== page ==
Nigel Bologna, better known by his handle NYGE, is dropping into the Houston music scene this week with a debut album appropriately titled 12 for the 12 tracks that make up its run time. For a first attempt, it's definitely worth a listen, with a few strokes here and there of real genius.
NYGE is a little hard to pigeonhole. Nominally this is a rap album and 80 percent of what you hear on it will be rapping. That said, it's not any sort of rap as Houston would normally define it. It's certainly not scene rap, if you get my drift. Instead, it tends to draw from other places a bit more esoteric.
Strings and electronica ambience play a large part in the production of 12 and in many ways are its main strength. It's not BLSHS or anything like that, but it's still a phenomenally pretty record that could have served as something of a branch between the harsher industrial wave in Houston at the turn of the century and the more ethereal sounds that are current now.
Songs like "Feel the Beat" are essentially dance tunes, weaving NYGE's penchant for catchy pop melodies and simple hooks together to generate effective earworms. Even when he's dropping a more traditional flow, as on the powerful opener "One Day," the Top 40 muscle of his backing tracks keeps the energy pumping nicely.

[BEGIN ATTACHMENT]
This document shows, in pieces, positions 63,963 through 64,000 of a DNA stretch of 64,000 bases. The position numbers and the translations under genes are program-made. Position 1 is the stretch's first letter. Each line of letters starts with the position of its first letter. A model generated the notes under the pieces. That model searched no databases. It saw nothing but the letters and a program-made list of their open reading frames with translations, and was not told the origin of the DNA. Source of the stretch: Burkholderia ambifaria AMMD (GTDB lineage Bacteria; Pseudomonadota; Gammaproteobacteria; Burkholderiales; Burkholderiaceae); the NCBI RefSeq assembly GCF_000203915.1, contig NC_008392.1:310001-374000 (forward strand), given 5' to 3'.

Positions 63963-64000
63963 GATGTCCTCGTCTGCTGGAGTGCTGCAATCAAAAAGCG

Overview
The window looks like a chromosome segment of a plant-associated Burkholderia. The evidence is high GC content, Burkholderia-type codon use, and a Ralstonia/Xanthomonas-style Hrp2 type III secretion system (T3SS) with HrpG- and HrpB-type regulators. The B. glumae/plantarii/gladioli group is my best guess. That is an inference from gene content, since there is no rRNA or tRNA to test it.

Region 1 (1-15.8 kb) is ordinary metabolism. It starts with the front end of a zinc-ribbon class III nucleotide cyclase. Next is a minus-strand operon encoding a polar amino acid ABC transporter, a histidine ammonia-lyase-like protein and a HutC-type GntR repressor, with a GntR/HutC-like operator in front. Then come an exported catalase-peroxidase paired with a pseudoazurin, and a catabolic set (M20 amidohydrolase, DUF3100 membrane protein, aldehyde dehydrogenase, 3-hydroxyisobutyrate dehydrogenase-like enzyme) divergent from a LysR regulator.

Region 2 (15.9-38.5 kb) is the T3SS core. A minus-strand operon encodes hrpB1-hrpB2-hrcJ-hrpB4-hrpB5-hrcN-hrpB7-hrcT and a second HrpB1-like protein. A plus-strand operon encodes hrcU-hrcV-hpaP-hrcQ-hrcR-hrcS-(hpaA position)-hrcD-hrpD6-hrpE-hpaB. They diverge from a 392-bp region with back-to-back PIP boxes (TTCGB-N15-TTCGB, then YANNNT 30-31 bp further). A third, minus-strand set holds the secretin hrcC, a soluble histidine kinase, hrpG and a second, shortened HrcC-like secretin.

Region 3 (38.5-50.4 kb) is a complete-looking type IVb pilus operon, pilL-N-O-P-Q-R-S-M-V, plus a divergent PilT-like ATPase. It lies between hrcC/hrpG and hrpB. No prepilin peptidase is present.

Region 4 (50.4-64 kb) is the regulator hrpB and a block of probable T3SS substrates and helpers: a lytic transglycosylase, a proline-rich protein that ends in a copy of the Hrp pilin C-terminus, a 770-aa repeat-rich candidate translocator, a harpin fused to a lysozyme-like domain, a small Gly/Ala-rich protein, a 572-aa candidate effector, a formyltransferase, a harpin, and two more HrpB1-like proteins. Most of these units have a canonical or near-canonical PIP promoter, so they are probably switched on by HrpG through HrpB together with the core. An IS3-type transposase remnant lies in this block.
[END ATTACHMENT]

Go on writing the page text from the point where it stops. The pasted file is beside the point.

The downside of NYGE's work is its lightness. It's here that his chosen delivery of mostly rap fails the message since what he is saying is more catered to traditional pop. NYGE is probably not going to be on a list of Houston's greatest lyricists anytime soon. His concepts are simple; music can save you, believe in yourself and it gets better, trust the people you love, etc.
Granted, these are concepts that make up the spine of great songs as well, but NYGE tends toward an almost naive directness that rarely manifests as brilliant turns of phrase. It's sincere as hell. I'll give you that. Listening to 12 is kind of like going to a really awesome nondenominational church. Everything NYGE says is empowering and wonderful, but the blade needs a whetstone.
The true standout on the record is "Verity." It's a really well-crafted song that uses NYGE's gift for pop musicality to bolster a deeper set of thoughts and phrases. Part of it is the duel between NYGE and his angel-voiced female guest-spot, but it's also just a really solidly built tune. It gets bigger and bigger as it goes is, and though it's still beholden to NYGE's tendency toward repetition, here it becomes chant-like and meditative. There's a magic to it.
If you want a jam that's good for some basic life-affirmation and a good dance around the bedroom, then 12 is perfect for you. Houston rap fans with a higher bar for lyrical gymnastics might not get what they are looking for, but the hooks, both musically and vocally, are there. Let's watch and see what they grow into.
NYGE plays the 12 release show Saturday, January 10 at Fitzgerald's with Currents and Coastlines, The Brothers Grymn, The Madmen Crew and Carpet and the Drapes.
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